Ontario Court of Appeal Ruling Means Employers Should Be Reviewing Termination Clauses in Employment Agreements

A full contingent of five judges sitting at the Ontario Court of Appeal unanimously ruled that where an employment agreement provides for a stipulated sum upon termination without cause, and is silent as to the employee’s obligation to mitigate, the employee will not be required to mitigate.

Peter Bowes had a written employment contract with his employer, Goss Power Products Ltd. (“Goss”). The employment agreement contained a sliding scale as to how much notice or pay in lieu of notice Peter was entitled to in the event that his employment was terminated without cause. The longer Peter was employed, the more notice (or pay in lieu thereof) he was to receive. The contract, which was prepared by Goss, was silent with respect to Peter’s duty to mitigate.

Goss terminated Peter’s employment without cause. Based on his length of service at the time of termination, the contract provided that Peter was to receive six months’ notice or pay in lieu thereof. Goss advised him that he would be paid his salary for six months but that he was required to seek alternative employment during this period and was to keep Goss apprised of his efforts in this regard. Peter landed a new job within two weeks at the same salary he had been earning with Goss. Goss suddenly took the position that it only owed Peter three weeks of pay (the statutory minimum under the Employment Standards Act) as opposed to six months of pay given that Peter had found a new job and had therefore fully mitigated his damages.

Peter brought an application in the Superior Court of Justice asking for a determination of rights under the employment contract. Justice Whitaker held that where an employment agreement contains a fixed severance entitlement, the agreement is subject to a duty to mitigate unless the agreement, either directly or by implication, relieves the employee of this obligation. Since Peter’s employment contract was silent on mitigation, Peter was not entitled to the full six months of pay as he had mitigated his loss by finding new employment. Peter then appealed to the Court of Appeal.

The Court of Appeal (“CA”) disagreed. The CA noted that employment agreements are subject to the ordinary principles of contract law. However, peculiar to employment law is the principle that unless otherwise stated, every employment agreement contains an implied term that an employer must provide reasonable notice to an employee prior to the termination of employment and if the employer fails to do so, the employee is entitled to damages that flow from this breach. The employee is bound in law to mitigate these damages as best they can by seeking an alternative source of income.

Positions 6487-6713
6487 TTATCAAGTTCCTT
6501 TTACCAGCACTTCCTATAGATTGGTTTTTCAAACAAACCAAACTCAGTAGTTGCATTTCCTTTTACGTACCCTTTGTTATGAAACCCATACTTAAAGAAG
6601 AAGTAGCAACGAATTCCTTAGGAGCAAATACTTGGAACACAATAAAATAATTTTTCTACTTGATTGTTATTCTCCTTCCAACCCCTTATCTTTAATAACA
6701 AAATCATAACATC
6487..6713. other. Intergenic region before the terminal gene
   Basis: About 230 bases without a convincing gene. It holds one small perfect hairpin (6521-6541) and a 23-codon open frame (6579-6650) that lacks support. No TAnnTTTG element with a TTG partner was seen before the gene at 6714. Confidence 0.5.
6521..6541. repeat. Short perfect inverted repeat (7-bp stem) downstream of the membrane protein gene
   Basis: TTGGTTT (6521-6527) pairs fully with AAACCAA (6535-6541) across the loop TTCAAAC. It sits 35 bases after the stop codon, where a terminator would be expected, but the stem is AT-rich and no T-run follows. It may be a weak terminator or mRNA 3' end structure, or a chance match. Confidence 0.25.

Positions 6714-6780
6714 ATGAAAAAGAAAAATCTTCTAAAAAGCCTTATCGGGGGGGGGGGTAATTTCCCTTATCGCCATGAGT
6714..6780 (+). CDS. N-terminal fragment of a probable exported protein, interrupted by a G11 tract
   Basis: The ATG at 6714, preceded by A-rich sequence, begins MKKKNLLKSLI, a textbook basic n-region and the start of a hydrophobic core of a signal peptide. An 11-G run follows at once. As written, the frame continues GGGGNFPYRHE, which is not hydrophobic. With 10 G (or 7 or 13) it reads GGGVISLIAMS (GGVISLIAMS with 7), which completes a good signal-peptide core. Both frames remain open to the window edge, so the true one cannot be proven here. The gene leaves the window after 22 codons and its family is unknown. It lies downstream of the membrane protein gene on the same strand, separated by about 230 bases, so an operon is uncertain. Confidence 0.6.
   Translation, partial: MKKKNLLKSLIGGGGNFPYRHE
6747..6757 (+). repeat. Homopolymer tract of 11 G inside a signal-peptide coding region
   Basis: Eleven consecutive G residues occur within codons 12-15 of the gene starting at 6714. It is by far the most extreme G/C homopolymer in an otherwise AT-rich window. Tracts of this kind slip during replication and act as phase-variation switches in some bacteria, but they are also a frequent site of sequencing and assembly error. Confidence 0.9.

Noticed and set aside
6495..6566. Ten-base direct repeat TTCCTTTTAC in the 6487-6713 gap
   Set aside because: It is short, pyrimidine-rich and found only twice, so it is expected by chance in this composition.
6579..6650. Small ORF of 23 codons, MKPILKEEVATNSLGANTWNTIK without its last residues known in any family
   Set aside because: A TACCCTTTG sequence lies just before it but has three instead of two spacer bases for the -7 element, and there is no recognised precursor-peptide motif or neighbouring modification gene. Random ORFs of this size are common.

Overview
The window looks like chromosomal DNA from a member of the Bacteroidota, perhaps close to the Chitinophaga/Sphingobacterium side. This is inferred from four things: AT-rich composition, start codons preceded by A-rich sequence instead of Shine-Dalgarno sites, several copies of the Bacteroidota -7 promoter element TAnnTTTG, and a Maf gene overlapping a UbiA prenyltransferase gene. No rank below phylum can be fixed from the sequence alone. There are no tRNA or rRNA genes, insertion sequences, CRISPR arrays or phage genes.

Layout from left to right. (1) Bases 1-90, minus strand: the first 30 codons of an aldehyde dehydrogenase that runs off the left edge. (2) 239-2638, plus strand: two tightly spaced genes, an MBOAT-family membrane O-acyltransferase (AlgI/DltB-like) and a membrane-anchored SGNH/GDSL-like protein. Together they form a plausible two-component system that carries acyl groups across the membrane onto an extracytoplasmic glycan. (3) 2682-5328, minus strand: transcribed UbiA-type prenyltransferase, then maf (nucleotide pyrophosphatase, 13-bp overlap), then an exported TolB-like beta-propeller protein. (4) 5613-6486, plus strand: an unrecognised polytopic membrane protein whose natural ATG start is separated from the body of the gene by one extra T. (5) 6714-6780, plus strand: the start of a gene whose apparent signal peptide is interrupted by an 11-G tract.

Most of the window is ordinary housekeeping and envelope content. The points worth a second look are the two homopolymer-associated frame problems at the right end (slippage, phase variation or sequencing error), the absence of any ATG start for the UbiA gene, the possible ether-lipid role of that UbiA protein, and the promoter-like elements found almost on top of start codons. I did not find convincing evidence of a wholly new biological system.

The theoretical purpose of the requirement of reasonable notice at common law is to provide the departing employee with notice (or pay in lieu) in order to “keep them afloat” while they search for a new job. Reasonable notice is determined at common law by looking at a variety of factors including the employee’s age, length of tenure, duties and responsibilities and the current economic climate. Factors such as these (in theory) help the court determine how long it ought to take an employee to secure new employment and to determine how much notice is therefore “reasonable”. As such, the duty to mitigate makes complete sense given that if the employee finds another job right away they no longer need their former employer to keep them afloat, nor should the former employer be obligated to do so.

The CA held that where the parties substitute a fixed or readily calculable notice period, as they frequently do, they displace the common law period of “reasonable notice” with the contractual amount. The employee is entitled to the contractual amount due and there is no duty on the employee to mitigate, unless the there is clear and specific language in the employment agreement imposing such an obligation. The decision is worth a read (specifically starting at paragraph 51) if you are looking for an interesting discussion of the fairness of the decision, including issues such as double recovery, contractual certainty and the disparity in bargaining power between employers and employees.

The upshot of this decision for employers is that it is time to review employment contracts to ensure that all termination clauses clearly and specifically ensure that any notice period specified in the contract is subject to mitigation.

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